Last week I had the privilege to attend Nordic Business Forum, the most significant annual business seminar in the Nordics. The speakers of the forum are truly exceptional people. This year the most notable speakers were:
Malcolm Gladwell – Canadian journalist and author whose special gift is to make new ideas in social sciences understandable, practical and valuable to both business and general audience. In 2005, Gladwell was named in Time Magazine’s Top 100 Most Influential People list, in 2009 and 2010 Foreign Policy’s Top 100 Global Thinkers list, and is ranked number 10 on the The Thinkers 50 2011. His books What the Dog Saw, Outliers, Blink and The Tipping Point have sold millions of copies around the world. Gladwell spoke on the topic Why Do Underdogs Succeed So Much More Than We Expect?
Vijay Govindarajan – Indian professor in International Business at Dartmouth College. One of the worlds leading experts on business stategy and innovation. On the list of the world’s top business thinkers, The Thinkers 50, Govindarajan is number 3. At the forum Govindarajan presented his concept of Reverse Innovation, a concept that Harward Business Review listed as one of the Ten Big Ideas of the decade.
Lynda Gratton – Professor of Management Practice at London Business School. In 2011, she was ranked by The Times as one of the top 15 Business Thinkers in the world. The Financial Times selected her as the business thinker most likely to make a real difference over the next decade, and, in 2011, she was ranked 12th in The Thinkers 50 ranking of the management thinkers in the world. Gratton spoke of Hot Spots and High Energy – Collaborative Teams.
Tom Peters – American business thinker and co-author of In Search of Excellence – the book that is often tagged as the best business book ever. Peters is listed on every Top Thinkers 50 list ever published. Peters spoke of Excellence: Continuing the Search.
Jack Welch – Legendary American business executive who was CEO and Chairman of General Electric (GE) between 1981 and 2001. During his leadership years, the market capitalization of GE raised from $13 billion to over $300 billion – at the time the most valuable company of the world. In 2000, he was named as the “Manager of the Century” by Fortune Magazine. Welch was interviewed by Henkka Hyyppönen, and the topic of the discussion was The most human way of leading people.
So what did these top thinkers of the world had to say? In this blog post I will try to summarize some thoughts and topics from the seminar that I found most interesting.
First of all, I was surprised how compatible and similar the message and key points of the presentations were. If I try to summarize the key message of the speakers that spoke of leadership – Gladwell, Gratton, Peters and Welch – the key message for managers and executives was “excellent employees make excellent business”. What did they mean by that?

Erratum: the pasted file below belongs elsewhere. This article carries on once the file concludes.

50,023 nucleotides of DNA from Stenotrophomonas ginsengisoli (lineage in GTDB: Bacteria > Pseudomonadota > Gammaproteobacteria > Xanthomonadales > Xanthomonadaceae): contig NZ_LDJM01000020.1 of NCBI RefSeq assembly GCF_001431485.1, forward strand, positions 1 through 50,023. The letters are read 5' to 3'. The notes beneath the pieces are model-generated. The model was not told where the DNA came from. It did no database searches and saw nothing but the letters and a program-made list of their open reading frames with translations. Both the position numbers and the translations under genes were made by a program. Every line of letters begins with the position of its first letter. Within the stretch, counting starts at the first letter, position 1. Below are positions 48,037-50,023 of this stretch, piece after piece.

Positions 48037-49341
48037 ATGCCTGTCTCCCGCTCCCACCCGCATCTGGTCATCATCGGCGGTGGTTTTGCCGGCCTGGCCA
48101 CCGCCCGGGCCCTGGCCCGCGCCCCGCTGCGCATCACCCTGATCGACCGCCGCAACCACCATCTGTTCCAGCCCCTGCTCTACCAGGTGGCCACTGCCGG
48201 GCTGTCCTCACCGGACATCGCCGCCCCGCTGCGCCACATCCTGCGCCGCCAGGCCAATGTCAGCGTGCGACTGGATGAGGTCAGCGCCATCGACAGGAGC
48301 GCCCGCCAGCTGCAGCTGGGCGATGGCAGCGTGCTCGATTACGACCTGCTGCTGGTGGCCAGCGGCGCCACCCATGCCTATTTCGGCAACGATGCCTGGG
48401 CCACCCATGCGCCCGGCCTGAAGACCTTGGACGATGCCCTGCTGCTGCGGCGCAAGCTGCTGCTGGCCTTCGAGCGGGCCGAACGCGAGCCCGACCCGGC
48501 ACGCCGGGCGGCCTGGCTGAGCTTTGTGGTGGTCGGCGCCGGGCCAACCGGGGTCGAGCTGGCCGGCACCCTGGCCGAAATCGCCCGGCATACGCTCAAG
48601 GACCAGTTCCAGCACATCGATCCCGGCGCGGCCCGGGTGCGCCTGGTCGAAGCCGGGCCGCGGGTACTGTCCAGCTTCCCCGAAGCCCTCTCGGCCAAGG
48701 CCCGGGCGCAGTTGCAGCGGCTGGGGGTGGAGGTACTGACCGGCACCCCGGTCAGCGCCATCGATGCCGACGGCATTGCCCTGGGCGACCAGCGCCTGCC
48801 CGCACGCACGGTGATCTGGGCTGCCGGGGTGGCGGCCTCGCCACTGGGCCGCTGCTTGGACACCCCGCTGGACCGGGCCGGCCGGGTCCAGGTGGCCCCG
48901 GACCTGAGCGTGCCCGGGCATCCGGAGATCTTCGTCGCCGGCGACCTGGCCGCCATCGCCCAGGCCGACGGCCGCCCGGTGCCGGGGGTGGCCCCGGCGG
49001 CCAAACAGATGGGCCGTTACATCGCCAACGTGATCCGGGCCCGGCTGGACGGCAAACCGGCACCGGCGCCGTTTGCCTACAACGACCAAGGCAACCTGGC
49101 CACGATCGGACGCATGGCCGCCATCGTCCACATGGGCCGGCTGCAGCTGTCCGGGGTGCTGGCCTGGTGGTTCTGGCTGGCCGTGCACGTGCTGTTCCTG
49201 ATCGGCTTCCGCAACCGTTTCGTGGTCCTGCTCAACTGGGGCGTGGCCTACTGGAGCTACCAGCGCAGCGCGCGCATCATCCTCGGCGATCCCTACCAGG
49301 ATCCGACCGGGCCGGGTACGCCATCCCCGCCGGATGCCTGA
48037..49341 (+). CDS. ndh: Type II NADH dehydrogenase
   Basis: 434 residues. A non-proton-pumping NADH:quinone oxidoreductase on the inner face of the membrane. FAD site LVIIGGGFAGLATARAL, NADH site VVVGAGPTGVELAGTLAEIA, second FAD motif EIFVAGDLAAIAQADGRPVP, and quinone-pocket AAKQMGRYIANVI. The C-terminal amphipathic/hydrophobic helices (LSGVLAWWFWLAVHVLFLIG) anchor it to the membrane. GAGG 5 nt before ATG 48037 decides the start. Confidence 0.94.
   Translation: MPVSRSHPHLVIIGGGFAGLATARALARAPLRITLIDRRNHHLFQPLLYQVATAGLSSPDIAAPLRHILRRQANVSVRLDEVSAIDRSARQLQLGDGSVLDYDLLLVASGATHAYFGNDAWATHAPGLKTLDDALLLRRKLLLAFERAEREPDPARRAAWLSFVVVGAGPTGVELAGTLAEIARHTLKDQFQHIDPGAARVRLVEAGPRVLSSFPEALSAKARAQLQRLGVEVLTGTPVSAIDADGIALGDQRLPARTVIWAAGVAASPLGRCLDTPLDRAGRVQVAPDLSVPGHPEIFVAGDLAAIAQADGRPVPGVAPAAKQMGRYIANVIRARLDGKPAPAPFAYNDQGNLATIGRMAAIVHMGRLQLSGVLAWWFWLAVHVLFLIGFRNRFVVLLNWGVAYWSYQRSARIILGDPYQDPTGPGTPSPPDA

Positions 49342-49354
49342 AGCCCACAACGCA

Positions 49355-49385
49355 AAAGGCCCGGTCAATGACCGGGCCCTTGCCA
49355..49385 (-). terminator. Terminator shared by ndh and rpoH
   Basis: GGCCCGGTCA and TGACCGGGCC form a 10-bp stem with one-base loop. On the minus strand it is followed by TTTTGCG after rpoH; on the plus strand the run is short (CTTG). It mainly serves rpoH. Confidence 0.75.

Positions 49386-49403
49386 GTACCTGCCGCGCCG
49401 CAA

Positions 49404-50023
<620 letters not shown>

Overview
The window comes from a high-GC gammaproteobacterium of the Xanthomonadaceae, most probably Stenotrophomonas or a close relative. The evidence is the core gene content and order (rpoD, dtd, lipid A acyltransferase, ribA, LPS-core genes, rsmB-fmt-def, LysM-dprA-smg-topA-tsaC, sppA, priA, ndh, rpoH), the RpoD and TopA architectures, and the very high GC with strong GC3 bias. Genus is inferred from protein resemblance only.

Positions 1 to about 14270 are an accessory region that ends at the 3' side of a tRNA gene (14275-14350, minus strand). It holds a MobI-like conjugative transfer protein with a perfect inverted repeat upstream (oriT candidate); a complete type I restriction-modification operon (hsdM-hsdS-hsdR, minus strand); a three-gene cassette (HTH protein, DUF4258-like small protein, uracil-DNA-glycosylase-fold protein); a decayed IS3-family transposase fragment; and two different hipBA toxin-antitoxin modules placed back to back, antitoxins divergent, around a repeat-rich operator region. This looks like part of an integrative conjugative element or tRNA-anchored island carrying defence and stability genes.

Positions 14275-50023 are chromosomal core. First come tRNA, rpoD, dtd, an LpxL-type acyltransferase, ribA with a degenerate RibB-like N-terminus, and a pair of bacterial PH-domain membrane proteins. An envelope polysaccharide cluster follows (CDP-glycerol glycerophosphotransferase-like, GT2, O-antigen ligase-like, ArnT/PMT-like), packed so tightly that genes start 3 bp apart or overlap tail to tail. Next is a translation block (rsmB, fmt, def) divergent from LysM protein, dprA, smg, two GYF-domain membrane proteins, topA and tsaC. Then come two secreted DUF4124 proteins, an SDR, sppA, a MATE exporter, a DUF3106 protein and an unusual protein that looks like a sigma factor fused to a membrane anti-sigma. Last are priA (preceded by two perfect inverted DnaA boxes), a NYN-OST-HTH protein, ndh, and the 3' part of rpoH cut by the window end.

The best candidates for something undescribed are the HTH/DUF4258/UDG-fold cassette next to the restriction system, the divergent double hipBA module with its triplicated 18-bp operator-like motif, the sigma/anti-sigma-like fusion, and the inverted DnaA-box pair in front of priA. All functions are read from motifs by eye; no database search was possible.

I think Welch said it best: The job of a manager is to “flourish in the glory of the people you nurture.” This means the job of a manager is to find the best people to work for him/her, and protect them so that they have a chance to do their work, and trust them to do their work. And when they do their work well, the manager must remember to reward them and feel pride when the individuals grow and surpass him-/herself. Openness is very important: A manager has to always – always – make sure the team knows where they stand: what is expected of them and how they are performing, and to provide training for the people. If you have trained a person to do something, you cannot assess the performance since the person cannot know how he/she is expected to do something. A manager needs to be a “pastor and parent” to the team: pastor so that things remain confidential, and a parent to tell the truth about things.
The key to success of a company is the people working for the company. Leading by numbers does not work; money and financial figures are simply an outcome, and should therefore not be the (sole) driver of business decisions. Financial figures are always historical data. If you want to succeed, you need to look forward; you need develop and nurture your people, and trust them to make good decisions. In fact, Welch went as far to say that finance (CFO) does not belong in a company’s executive board. Instead, the person sitting next to the CEO should be the CHO – Head of Human Development!
Tom Peters has formulated the above as an “Oath of Office” for managers and service leaders:
Our goal is to serve our customers brilliantly and profitably over the long haul.
Serving our customers brilliantly and profitably over the long haul is a product of brilliantly serving, over the long haul, the people who serve the customer.
Hence, our job as leaders—the alpha and the omega and everything in between—is abetting the sustained growth and success and engagement and enthusiasm and commitment to Excellence of those, one at a time, who directly or indirectly serve the ultimate customer.
We—leaders of every stripe—are in the “Human Growth and Development and Success and Aspiration to Excellence business.”
“We” [leaders] only grow when “they” [each and every one of our colleagues] are growing.
“We” [leaders] only succeed when “they” [each and every one of our colleagues] are succeeding.
“We” [leaders] only energetically march toward Excellence when “they” [each and every one of our colleagues] are energetically marching toward Excellence.
“An organization’s ability to learn, and translate that learning into action rapidly, is the ultimate competitive advantage.” – Jack Welch